• hoyt says:

          while I don’t disagree about the need for less electronic aids, Ducati is not going to be left behind the rest of the market since ALL of them are building bikes that have way-out-there-power, only to be curtailed by way-out-there-electronica.

          And, I wouldn’t say Ducati “abandoned” the frameless chassis. It could be said that they brought in the twin spar to help them better understand how that type of chassis behaves with their motor, then evaluate that against the frameless cf chassis. If they can figure out what works better with the twin spar/v4 combo, maybe they just might develop the cf frameless chassis more holistically with the v4 motor?

          Don’t you think Ducati has tested the Panigale chassis with the new twin?

          • Solomoto says:

            The only testing that really matters is in competition. They won’t know the answer until next year in the heat of battle.

    • Superlight says:

      The Italian business model may be suspect, but their bikes are not. The new 1199 Panigale has more innovative design, features and performance than all the Japanese superbikes put together. Did Japan go on holiday?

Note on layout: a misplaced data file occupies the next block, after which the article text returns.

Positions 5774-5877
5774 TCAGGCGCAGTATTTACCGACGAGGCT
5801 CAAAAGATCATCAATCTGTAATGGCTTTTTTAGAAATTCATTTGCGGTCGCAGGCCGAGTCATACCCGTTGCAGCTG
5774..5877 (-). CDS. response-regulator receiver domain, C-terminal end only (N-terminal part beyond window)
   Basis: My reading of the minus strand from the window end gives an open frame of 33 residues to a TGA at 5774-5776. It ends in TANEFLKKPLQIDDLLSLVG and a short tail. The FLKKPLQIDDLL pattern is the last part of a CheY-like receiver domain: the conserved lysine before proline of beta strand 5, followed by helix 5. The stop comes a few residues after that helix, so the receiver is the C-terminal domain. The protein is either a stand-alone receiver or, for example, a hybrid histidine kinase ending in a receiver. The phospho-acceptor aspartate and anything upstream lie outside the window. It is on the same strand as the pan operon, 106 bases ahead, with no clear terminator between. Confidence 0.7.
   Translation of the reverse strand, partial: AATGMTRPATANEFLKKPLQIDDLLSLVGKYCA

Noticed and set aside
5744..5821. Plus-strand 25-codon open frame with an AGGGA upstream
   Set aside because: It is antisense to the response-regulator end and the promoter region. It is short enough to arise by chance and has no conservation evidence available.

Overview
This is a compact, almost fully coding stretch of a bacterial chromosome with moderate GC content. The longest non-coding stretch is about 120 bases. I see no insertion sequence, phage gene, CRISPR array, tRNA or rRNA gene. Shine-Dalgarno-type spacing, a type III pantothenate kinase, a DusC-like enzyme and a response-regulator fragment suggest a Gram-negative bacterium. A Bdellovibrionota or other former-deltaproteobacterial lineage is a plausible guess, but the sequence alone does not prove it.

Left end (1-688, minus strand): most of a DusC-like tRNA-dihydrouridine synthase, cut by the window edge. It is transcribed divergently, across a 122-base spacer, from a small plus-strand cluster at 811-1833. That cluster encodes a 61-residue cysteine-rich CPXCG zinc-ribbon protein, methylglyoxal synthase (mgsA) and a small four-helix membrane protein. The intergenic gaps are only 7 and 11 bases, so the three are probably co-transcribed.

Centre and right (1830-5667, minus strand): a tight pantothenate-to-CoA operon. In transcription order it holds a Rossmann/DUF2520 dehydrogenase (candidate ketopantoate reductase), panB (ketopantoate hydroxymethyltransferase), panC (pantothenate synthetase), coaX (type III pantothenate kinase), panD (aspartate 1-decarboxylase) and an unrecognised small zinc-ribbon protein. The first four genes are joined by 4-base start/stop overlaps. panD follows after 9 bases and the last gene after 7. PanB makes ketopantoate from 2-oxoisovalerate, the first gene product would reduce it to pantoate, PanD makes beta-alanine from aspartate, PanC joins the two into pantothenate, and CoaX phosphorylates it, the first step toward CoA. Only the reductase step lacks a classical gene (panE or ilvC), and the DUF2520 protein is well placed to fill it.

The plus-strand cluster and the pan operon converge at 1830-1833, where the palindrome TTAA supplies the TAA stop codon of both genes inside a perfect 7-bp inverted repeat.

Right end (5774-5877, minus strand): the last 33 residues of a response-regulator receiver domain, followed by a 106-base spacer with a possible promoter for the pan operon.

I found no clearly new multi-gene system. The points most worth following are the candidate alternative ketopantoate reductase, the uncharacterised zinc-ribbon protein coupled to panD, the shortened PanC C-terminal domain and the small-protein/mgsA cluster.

9. Mike says:

    Am I missing something, isn’t that a hypermotard?

    • Norm G. says:

      i know right…!? while i fully understand the need to have an engine supplier they can trust (italy’s gon’ support italy), that model is definitely pushing it.

  10. Norm G. says:

    i would actually like to see them do stuff with japanese power again. i’ve always found those bikes VASTLY more interesting (and i believe others did/do as well?). that HB4 moto-2 bike was sweet. the timing is right for a resurgence. they’ve got both moto-2 and moto-1 rules working in their favor.

    • Gutterslob says:

      Same here, Norm.
      I’ve always liked bikes and cars with stuff from different nations merged into one (Ariel Atom for example: Japanese engine, British chassis, like the great McLaren Hondas from the 80’s). Last bikes I saw that had Japanese power in an Italian chassis were the Cagiva Raptor and Mondial, I think.

      Thing is, I don’t think any of the Japanese manufacturers currently offer a lightweight air-cooled twin (don’t quote me on this), which Bimota’s current road-going models seem to be based on. Racing might prove a different story though, with the Moto1 & 2 rules you touched on.

      I wonder what happened to their “hub-center” steering bikes …Vyrus, was it?.
      That DB9 Brivido looks wicked, btw.

  11. Rocky V says:

    Nice — very nice

  12. Jim says:


  13. Kjazz says:

    I think you nailed it. They have an increasingly difficult time actually improving the stock machines from other manufacturers. Sure, the bits are gold crusted and diamond coated, but in the end they aren’t really improved. And in the case of the Brivido, that’s dang ugly to me (IMO).